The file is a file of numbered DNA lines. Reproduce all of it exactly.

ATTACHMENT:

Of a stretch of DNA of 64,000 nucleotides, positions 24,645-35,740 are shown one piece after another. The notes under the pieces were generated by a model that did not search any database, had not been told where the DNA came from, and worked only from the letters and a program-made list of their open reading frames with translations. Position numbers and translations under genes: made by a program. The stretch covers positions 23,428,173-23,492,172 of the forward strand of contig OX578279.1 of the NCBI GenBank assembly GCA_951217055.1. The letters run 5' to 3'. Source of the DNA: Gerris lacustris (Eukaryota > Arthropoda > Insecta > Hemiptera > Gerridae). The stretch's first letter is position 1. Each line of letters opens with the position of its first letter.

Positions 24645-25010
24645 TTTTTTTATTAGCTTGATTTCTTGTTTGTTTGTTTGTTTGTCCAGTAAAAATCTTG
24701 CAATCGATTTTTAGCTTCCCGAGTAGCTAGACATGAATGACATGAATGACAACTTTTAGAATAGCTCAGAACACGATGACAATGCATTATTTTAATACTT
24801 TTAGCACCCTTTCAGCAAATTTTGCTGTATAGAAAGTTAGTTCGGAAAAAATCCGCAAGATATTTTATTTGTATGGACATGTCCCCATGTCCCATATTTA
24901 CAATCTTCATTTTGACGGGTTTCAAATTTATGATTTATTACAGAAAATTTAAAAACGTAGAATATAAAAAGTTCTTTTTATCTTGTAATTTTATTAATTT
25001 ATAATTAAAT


Of a stretch of DNA of 64,000 nucleotides, positions 24,645-35,740 are shown one piece after another. The notes under the pieces were generated by a model that did not search any database, had not been told where the DNA came from, and worked only from the letters and a program-made list of their open reading frames with translations. Position numbers and translations under genes: made by a program. The stretch covers positions 23,428,173-23,492,172 of the forward strand of contig OX578279.1 of the NCBI GenBank assembly GCA_951217055.1. The letters run 5' to 3'. Source of the DNA: Gerris lacustris (Eukaryota > Arthropoda > Insecta > Hemiptera > Gerridae). The stretch's first letter is position 1. Each line of letters opens with the position of its first letter.

Positions 24645-25010
24645 TTTTTTTATTAGCTTGATTTCTTGTTTGTTTGTTTGTTTGTCCAGTAAAAATCTTG
24701 CAATCGATTTTTAGCTTCCCGAGTAGCTAGACATGAATGACATGAATGACAACTTTTAGAATAGCTCAGAACACGATGACAATGCATTATTTTAATACTT
24801 TTAGCACCCTTTCAGCAAATTTTGCTGTATAGAAAGTTAGTTCGGAAAAAATCCGCAAGATATTTTATTTGTATGGACATGTCCCCATGTCCCATATTTA
24901 CAATCTTCATTTTGACGGGTTTCAAATTTATGATTTATTACAGAAAATTTAAAAACGTAGAATATAAAAAGTTCTTTTTATCTTGTAATTTTATTAATTT
25001 ATAATTAAAT